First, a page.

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    US Q4 Corporate Earnings Rebound Driven by Tech, Hampered by High Taxes

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    Investors welcomed the rebound in profits in the US corporate sector, expecting further gains down the line stemming from the Trump administration's business-friendly policies; however, there are mounting risks to market sustainability as the current economic cycle is nearing its end.

    Kristian Rouz – The commercial revenues of US private sector enterprises posted signs of a rebound after five consecutive quarters of cooling as tech giants Alphabet, Microsoft, and Intel all reported gains in cloud services profits.

    Corporate sector optimism has gained further support from stronger consumer confidence and moderate growth in the energy sector, while anticipations of protectionist customs tariffs, lower taxes and greater infrastructure spending from the US budget have all brightened the outlook for this year. However, the still-high corporate taxes somewhat hindered the private sector sentiment.

    The Q4 earnings of Alphabet Inc., the owner of Google, surpassed previous estimates due to a rapid expansion of the company's cloud-computing services and a surge in YouTube advertising. High taxation rates, on the other hand, impaired the investors' cheer.

    Google advertising advanced 17.4pc to $22.4 bln in 4Q16, and the expansion in Android app sales, hardware, such as Google phones, and cloud services has been buoyant and is poised to gain further momentum. Alphabet's revenue from other sources rose 62pc to $3.4 bln.

    Overall, Alphabet's revenue rose 23pc, by $21.2 bln year-on-year, compared to earlier market predictions of a $20.6-billion growth. Profit-per-equity, however, fell short of estimates at $9.36 compared to $9.63 expected earlier because of prohibitively high corporate taxes, at 22pc now compared to 5pc one year earlier.

    On Wall Street, Alphabet's stock dropped 2.2pc as lower profitability weighed on investor sentiment, stirring concern regarding excessive governmental interference and hindering the effects of an actual business expansion.

    "It was a good quarter revenue-wise, but margins were a little light because some of the strongest revenue growth came from licensing and other business that are less profitable," Ken Sena of Evercore ISI said.

    Another tech major, Microsoft, also beat earlier predictions, mainly due to the rapid expansion in its cloud services, where revenue almost doubled for certain products. Orders for hardware, such as data-center processors, also posted gains.

    "As long as the cloud is growing, people are happy," Mark Moerdler of Sanford C. Bernstein & Co. said. "If margins are growing, people are even happier."

    One of Microsoft's most popular products, cloud-powered Office 365, saw a greater demand from both individual and corporate clients, with sales having increased by 47pc. About 25 mln users have purchased a subscription to Office 365 at this point.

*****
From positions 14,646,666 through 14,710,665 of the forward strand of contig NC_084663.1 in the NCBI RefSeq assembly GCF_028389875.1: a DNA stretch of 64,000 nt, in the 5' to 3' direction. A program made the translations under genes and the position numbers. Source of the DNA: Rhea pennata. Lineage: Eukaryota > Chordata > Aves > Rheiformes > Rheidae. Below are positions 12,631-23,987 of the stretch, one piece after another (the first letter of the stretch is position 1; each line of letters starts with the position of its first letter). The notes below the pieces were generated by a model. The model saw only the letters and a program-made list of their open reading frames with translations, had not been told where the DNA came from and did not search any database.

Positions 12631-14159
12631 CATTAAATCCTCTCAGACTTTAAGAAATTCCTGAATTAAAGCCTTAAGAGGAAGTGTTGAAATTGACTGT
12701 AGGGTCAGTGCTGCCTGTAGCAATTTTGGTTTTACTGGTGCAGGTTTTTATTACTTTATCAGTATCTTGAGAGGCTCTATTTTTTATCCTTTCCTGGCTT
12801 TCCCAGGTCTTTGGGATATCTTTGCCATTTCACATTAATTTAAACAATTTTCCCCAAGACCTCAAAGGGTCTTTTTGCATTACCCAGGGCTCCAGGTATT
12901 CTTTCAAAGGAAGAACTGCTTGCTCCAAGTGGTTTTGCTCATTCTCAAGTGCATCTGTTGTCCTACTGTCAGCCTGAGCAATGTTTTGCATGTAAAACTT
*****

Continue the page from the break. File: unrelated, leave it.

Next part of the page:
Microsoft is aiming to increase its revenues to $20 bln per year in their cloud business alone. Currently, the figure stands at $14 bln.

    Meanwhile, Intel saw a 30-percent annualized increase in sales of cloud server chips. However, orders from private and governmental entities dropped 7pc year-on-year.

    "It's moving to the public cloud, it's moving to those areas at a faster rate than I think we expected," Brian Krzanich, Intel CEO, said.

    In other sectors, further gains in oil prices supported investor confidence in energy stocks, and overall, US corporate profits are poised to gain some 7pc for the fourth quarter, their largest gain in two years.

    "If all the economic data is good, if the earnings are good and the market doesn't really seem to think anything (President Trump) says or does is negative, I don't see any downside," Randy Frederick of Austin, TX-based Charles Schwab said.

    The US fourth quarter GDP report is expected early on Friday, and is likely to show a 2.2-percent expansion, typical for the weak Obama-era recovery, and insufficient to further boost the financial markets' sentiment.

    For this year, investors are expecting a 10-percent gain in their revenues, based off their expectations of the Trump administration's plan to invest $1 trln in infrastructure. However, as the current 10-year economic cycle draws to a close, the anticipated economic and financial market expansion might be damaged to profit-taking closer to the decade's end.

    "We think there is going to be a cost to this growth in the form of a downturn in 2019 — if we get the full Trump plan, there is a bigger boom in 2017 and 2018, then a bigger bust in 2019," Tim Drayson of Legal & General Investment Management said.

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    private sector, big corporations, Intel, Alphabet Inc, Microsoft, Google, Donald Trump, Brian Krzanich, United States
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